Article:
In this ACFS Financial Policy Brief, Professor Kevin Davis considers whether mutual banks and ADIs can take advantage of the reputational damage to larger banks to attract customers, grow their market share, and increase competition in the market for retail financial customers. He concludes that regulatory minimum capital requirements which are not suited for, but applied to, mutuals will prevent such an outcome. This is despite recent approval to issue Mutual Equity Interests as a form of regulatory capital because the cost to members of such issues will likely exceed the benefits.
He argues that radical changes are needed to get around the capital requirement roadblock. He recommends that mutuals should consider, and legislators and regulators facilitate, the creation of new investment products for financing customer loans similar to P2P/marketplace lending. Investors in “loan fund units” offered by the mutual would have a direct interest in a portfolio of loans, giving a higher expected return than deposits, but would face a risk of loss of part of their investments if borrower performance was poor. This type of intermediation should not attract (significant) capital requirements and is consistent with the original communal self-help ethos of mutuals whereby members with surplus funds made them available to those currently seeking funds.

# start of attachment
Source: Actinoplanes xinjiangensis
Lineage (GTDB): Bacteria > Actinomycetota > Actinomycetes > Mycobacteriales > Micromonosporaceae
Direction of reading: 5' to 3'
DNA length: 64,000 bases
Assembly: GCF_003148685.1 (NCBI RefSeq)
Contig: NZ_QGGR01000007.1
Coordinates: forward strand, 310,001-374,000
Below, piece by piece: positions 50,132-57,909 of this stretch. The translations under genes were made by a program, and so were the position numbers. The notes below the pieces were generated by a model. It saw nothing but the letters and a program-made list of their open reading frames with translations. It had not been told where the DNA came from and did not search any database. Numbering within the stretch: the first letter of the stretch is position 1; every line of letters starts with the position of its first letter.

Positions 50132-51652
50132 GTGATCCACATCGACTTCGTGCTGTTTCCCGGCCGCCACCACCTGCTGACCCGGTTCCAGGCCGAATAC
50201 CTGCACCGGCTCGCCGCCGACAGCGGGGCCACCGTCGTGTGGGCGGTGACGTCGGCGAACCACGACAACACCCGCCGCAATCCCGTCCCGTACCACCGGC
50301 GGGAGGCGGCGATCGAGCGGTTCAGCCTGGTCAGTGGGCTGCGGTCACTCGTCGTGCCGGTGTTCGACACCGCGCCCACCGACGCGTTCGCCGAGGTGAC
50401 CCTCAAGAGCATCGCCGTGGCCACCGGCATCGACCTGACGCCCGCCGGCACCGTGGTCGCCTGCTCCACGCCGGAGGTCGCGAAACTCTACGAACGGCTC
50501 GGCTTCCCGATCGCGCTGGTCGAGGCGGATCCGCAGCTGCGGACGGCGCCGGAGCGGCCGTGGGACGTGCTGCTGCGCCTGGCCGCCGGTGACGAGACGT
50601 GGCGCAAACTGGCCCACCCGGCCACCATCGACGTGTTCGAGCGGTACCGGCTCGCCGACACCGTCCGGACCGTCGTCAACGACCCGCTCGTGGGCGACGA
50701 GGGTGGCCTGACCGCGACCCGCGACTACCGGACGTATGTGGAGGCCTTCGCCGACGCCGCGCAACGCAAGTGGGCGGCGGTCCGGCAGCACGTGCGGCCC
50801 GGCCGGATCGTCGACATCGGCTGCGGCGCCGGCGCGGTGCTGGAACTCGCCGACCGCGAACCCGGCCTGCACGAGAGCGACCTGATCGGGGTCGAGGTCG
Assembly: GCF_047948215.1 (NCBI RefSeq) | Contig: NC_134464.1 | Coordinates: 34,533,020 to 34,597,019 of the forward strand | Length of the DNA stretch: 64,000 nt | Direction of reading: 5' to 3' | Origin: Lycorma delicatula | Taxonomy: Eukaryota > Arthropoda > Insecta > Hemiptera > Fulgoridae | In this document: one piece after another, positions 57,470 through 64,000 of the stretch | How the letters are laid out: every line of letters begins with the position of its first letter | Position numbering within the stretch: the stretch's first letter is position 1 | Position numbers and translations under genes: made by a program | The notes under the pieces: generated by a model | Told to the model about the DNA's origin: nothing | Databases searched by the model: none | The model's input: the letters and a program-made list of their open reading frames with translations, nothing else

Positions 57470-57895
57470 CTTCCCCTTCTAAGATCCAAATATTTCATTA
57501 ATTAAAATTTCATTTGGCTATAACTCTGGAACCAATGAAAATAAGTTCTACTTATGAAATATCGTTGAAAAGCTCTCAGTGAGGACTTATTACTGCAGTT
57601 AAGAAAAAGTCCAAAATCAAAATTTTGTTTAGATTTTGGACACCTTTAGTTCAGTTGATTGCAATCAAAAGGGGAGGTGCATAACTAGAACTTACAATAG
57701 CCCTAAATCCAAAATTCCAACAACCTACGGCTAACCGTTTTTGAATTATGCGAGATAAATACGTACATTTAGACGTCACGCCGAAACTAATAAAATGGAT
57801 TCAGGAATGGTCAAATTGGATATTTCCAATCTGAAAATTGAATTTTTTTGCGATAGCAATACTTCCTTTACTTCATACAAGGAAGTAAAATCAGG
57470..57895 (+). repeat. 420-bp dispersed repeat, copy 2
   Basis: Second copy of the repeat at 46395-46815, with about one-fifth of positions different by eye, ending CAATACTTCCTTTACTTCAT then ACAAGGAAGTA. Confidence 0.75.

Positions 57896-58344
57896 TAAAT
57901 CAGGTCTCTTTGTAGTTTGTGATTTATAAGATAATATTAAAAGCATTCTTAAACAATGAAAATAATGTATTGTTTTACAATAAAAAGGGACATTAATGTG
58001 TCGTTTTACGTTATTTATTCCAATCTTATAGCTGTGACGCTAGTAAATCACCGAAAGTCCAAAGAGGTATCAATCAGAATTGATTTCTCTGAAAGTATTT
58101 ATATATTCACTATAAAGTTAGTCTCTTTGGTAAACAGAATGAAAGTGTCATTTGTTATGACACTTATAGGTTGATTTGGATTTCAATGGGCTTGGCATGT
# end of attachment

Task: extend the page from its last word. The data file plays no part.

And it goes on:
This FPB was prepared by Professor Kevin Davis, Research Director at the Australian Centre for Financial Studies.
The ACFS Financial Policy Brief series provides independent analysis and commentary on current issues in financial regulation, with the objective of promoting constructive dialogue among academics, industry practitioners, policymakers and regulators and contributing to excellence in Australian financial system regulation.
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